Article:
Take the 2-minute tour ×
TeX - LaTeX Stack Exchange is a question and answer site for users of TeX, LaTeX, ConTeXt, and related typesetting systems. It's 100% free, no registration required.

What I want to plot

I'd like to plot several stacked xbar plots where each bar plot contains two values. The total from each xbar-plot is based on one unit, i.e. the smallest bar represents "1" while the other are a multiple from this plot, e.g. 2 or 2.5 etc.
The two values per stacked plot are then percentages, i.e. 80% and 20%.

The problem

On the X axis I want the scale from 0 to the max value with one axis for all plots. On each stacked plot I want to plot a scale ranging from 0% to 100%. The problem is: I can either plot only the absolute value on the X-axis or have the percentages per bar plot but not a mixture.

I want to know if there is a way to set something like a local coordinate system for each bar-plot. Or any hint to set the min and max value for the scale of a bar-plot. Or, a way hoe I can multiply the ticks from the percentages by the scaling factor.

My code so far:

%% my preamble
    \documentclass[11pt, a4paper]{article}
\usepackage{pgfplots}
                \pgfplotsset{compat=1.5.1}
    \usepackage{tikz}
    \usetikzlibrary{decorations.pathreplacing, 
                            calc, 
                            matrix, 
                            positioning,
                            pgfplots.dateplot,
                            shapes.geometric,
                            shapes.misc,
                            shapes.arrows,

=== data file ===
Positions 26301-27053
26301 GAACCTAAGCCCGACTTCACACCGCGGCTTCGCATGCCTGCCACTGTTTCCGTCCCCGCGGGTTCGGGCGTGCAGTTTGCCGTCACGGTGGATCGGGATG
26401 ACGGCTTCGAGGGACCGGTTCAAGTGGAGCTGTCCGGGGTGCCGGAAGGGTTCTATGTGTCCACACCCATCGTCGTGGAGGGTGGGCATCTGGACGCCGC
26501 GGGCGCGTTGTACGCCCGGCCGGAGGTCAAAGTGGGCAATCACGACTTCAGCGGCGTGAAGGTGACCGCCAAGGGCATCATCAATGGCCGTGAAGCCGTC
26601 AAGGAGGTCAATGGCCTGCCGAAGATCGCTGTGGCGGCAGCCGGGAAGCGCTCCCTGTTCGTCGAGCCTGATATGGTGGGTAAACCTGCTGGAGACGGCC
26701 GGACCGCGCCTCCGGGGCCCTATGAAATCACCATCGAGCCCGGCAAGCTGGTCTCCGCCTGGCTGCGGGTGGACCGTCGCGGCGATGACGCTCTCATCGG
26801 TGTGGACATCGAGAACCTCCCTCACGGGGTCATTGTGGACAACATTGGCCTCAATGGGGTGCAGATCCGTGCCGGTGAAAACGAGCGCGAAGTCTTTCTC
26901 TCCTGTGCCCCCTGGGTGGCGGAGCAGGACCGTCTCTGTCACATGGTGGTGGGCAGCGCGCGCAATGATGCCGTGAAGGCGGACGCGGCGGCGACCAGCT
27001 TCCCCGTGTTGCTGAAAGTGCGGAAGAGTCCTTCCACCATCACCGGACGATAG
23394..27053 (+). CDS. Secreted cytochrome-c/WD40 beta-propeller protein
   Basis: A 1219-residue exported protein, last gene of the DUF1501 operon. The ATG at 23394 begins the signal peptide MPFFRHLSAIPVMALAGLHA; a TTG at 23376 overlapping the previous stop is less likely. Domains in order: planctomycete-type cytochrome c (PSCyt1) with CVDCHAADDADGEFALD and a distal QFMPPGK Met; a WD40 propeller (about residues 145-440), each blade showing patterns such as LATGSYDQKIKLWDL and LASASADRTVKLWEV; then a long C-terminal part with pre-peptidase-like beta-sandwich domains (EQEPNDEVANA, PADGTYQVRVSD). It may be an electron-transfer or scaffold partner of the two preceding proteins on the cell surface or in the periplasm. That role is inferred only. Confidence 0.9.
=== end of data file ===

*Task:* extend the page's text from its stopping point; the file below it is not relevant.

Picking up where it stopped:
shapes.symbols
                           }

\begin{tikzpicture}
   \pgfplotsset{ 
    every linear axis/.append style = 
    {
     width = 3cm,
     font = \scriptsize, 
     %scale only axis  %% uncommenting this results scales percentage over  
                       %% absolute value: not desired
    },
    stacked/.style = 
    { 
    xbar stacked, 
    bar width   = 5pt,
    axis y line = none,
    xmin =  0, 
    xmax = 40, %% largest value, needed to set absolute max
    scale only axis  %% commenting this results in too short percentage  
                     %% scales
    },
    percent/.style = 
    {
    xmin =   1,
    ymin =   0,
    ymax =   1,
    axis y line  = none,
    axis x line* = top,
    yshift = 0.5cm,
    }
   }

    \begin{scope}[yshift = 4.75cm, xshift = 7cm]
     \begin{axis}[stacked, axis x line = none]
         \addplot coordinates { (14.45, 0) };  
         \addplot coordinates { ( 2.55, 0) };
       \end{axis}

     \begin{axis}
       [percent, xmax = 17,
        x coord trafo/.code= %% routine to transform absolute values into 
                             %% percentages
        {
         \pgfmathparse{#1 / 17 * 100}
        }]
      \end{axis}
    \end{scope} 

    %% almost the same as above. However, using the last entry to plot  
    %% absolute X-axis
    \begin{scope}[yshift = 2.5cm, xshift = 7cm]
       \begin{axis}[stacked, xmax = 40, axis x line* = bottom]
         \addplot coordinates{ (32, 0) };  
         \addplot coordinates{ ( 8, 0) };
       \end{axis}
       \begin{axis}[percent, xmax = 40,
        x coord trafo/.code=
        {
         \pgfmathparse{#1 / 40 * 100}
        }]
     \end{axis}
    \end{scope} 
share|improve this question